One of the things I love about China is the endless opportunities to try new and exotic foods. The Chinese love their food and eating a meal is a tradition that should be done both on time and with large numbers of people. Chinese dining etiquette is very different to western eating habits. It is usually done in a way the Chinese like to call ‘family style’ which involves the ordering of at least 3 to 5 different dishes. Everyone eats from everywhere, dipping their chopsticks into each dish and serving a little, first for those important to you and then yourself.
This is how the story of me tasting boiled bullfrog begins.
As the Chinese New Year celebrations dawned, it was almost time for me to fly back to South Africa for my own vacation. As is customary for many Chinese during their New Year Celebrations, many of them head back to their home towns, which are located away from the big cities of Beijing and Shanghai were they come to work. A group of friends and I decided that before we all depart to our home towns one last big dinner together was needed. We settled for some fancy hot pot at the all famous Hai Di Lao restaurant. Hot pot is a traditional meal in China consisting of a simmering pot of flavored broth placed on a burner in the middle of the table. Surrounding this pot are a host of side dishes ordered by you and your friends, already prepared and waiting to be cooked, by you of course.
After ordering a variety of sides including beef, quail eggs, potatoes, glutinous rice sticks and some leafy greens; a friend of mine suggested we try traditional bullfrog. Now there’s something you should know about Chinese dining etiquette, and that’s when a friend offers you something food related, you really shouldn’t say no. Of course if you have a valid reason like an allergy, they will definitely understand (and let’s face, you could fake an allergy to get away with it) but being the adventurous Gemini I am, I chose otherwise.
I agreed but not before learning a thing or two.
Turns out the Chinese eat frog to help with a variety of reasons, one of which is to control the heat in your body. I wasn’t really sure what that meant but the scientist in mean wasn’t about to question traditional Chinese logic. While the Internet seems to have a had a field day about ‘eating frogs in China’ it’s pretty easy to understand why there is so much negativity around the wondrous things Chinese locals choose to eat. It’s really because they just don’t understand why. Every culture has their own beliefs surrounding certain ancient medicines and traditional healing. We just call them old wives tales’ in the West and I wouldn’t be a true traveler if I was about to start gagging and furiously waving my finger saying ‘no! no! no!’ in a traditional Chinese establishment.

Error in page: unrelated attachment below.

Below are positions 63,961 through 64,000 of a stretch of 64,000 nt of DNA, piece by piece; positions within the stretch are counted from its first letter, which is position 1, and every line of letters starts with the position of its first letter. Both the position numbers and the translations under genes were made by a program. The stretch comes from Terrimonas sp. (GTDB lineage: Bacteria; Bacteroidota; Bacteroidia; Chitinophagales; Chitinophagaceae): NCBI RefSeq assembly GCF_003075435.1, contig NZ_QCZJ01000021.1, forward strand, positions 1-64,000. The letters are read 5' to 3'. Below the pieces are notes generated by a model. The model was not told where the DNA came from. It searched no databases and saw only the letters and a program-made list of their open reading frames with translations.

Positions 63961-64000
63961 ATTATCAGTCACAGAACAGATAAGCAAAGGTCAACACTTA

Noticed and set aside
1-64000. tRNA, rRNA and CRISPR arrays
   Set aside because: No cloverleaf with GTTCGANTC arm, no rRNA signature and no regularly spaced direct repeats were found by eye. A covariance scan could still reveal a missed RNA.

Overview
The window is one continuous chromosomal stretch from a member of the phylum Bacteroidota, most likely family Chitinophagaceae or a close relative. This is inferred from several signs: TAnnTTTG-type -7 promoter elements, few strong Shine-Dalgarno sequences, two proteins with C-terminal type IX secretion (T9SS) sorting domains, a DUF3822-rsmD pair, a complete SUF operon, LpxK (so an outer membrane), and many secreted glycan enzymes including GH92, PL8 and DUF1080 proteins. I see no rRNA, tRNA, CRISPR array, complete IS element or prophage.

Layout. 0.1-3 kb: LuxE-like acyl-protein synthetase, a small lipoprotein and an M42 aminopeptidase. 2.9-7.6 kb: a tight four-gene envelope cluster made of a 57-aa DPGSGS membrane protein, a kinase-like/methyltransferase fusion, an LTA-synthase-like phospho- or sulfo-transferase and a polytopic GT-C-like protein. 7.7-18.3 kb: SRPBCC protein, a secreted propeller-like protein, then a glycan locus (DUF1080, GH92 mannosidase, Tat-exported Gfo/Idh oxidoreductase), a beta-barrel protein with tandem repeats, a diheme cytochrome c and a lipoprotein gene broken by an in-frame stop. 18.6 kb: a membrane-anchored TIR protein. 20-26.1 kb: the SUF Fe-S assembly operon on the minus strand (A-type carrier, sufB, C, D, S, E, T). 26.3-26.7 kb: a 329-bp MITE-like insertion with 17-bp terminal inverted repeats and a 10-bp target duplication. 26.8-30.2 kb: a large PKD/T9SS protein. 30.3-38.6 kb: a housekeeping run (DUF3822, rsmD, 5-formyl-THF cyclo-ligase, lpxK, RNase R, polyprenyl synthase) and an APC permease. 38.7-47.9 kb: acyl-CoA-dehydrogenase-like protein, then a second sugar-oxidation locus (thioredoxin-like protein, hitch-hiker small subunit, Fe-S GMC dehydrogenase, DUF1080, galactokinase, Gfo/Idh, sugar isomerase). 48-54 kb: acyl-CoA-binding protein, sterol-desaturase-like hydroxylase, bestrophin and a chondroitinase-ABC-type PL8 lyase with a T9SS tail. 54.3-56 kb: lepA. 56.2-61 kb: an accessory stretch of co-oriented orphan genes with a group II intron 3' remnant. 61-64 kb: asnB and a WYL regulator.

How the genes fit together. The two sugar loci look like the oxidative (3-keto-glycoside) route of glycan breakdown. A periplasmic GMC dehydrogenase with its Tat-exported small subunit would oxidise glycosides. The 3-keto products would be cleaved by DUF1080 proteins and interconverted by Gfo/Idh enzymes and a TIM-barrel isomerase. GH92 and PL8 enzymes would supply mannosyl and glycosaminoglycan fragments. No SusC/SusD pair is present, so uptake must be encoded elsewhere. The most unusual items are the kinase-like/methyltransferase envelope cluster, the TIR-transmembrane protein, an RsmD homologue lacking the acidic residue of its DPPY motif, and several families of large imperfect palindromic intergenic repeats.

So I said yes.
The frog was served just as our beef and chicken were. Cleaned and cut into plump pieces. All that was left was for us to slip it into the hot pot and let it cook. The thing about hot pot is that it really is a guessing game of time. Once it goes into the steaming bubbly broth along with your other sides, you’ve got to wait till it’s properly cooked before digging in, periodically using the clean end of your chopsticks to pick it up and check if its cooked.
Luckily I had local friends around to help me check when the frog was succulent and done. After the meat had turned an opaque greyish-white mushroom-like color, it was apparently done. I slowly (and cautiously) picked up a piece from the bubbling broth, dipped it into my concoction of self-made mixed spicy sauces and took a bite.
So what does bullfrog taste like?
It turns out bullfrog really isn’t that bad at all. If I had to describe it, I’d day it best tastes like a mix between chicken and mushroom, more specifically, the taste of chicken with the texture of mushroom. There are lots of bones so watch out for those.
While I wouldn’t do it again (once is enough for me, just to knock it off my bucket list), I would advise that if you are wanting to try bullfrog, opt for the spicy fried variety served at many well-known establishments. This is because 1) you can be assured that a professional (and not you) has cooked the frog to perfection and 2) it is flavored and served in a more presentable way.
It may seem like a strange item to have on my bucket list of exotic foods but you know, when in Rome… or should I say when in China… you’ve just got to try everything (well, almost everything). It makes for some pretty remarkable memories and better yet, some pretty cool stories to tell when you return home.
Have you tasted any exotic dishes on your travels? What have you tasted and where?